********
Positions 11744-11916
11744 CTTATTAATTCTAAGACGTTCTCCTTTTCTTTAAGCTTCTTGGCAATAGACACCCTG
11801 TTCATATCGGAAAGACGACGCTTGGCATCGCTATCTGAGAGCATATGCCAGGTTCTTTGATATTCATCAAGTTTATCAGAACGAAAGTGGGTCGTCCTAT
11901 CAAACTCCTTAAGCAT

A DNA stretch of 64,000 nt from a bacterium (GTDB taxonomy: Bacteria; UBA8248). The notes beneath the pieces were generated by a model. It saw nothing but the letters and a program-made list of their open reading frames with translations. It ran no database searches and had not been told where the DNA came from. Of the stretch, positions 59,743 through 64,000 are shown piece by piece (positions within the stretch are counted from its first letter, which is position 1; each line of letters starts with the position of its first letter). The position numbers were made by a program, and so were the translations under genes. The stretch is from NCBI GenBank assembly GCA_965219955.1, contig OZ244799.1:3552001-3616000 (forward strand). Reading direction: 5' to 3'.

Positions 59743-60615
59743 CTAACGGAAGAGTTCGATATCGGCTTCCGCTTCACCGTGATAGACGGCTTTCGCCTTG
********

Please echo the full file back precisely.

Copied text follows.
Positions 11744-11916
11744 CTTATTAATTCTAAGACGTTCTCCTTTTCTTTAAGCTTCTTGGCAATAGACACCCTG
11801 TTCATATCGGAAAGACGACGCTTGGCATCGCTATCTGAGAGCATATGCCAGGTTCTTTGATATTCATCAAGTTTATCAGAACGAAAGTGGGTCGTCCTAT
11901 CAAACTCCTTAAGCAT

A DNA stretch of 64,000 nt from a bacterium (GTDB taxonomy: Bacteria; UBA8248). The notes beneath the pieces were generated by a model. It saw nothing but the letters and a program-made list of their open reading frames with translations. It ran no database searches and had not been told where the DNA came from. Of the stretch, positions 59,743 through 64,000 are shown piece by piece (positions within the stretch are counted from its first letter, which is position 1; each line of letters starts with the position of its first letter). The position numbers were made by a program, and so were the translations under genes. The stretch is from NCBI GenBank assembly GCA_965219955.1, contig OZ244799.1:3552001-3616000 (forward strand). Reading direction: 5' to 3'.

Positions 59743-60615
59743 CTAACGGAAGAGTTCGATATCGGCTTCCGCTTCACCGTGATAGACGGCTTTCGCCTTG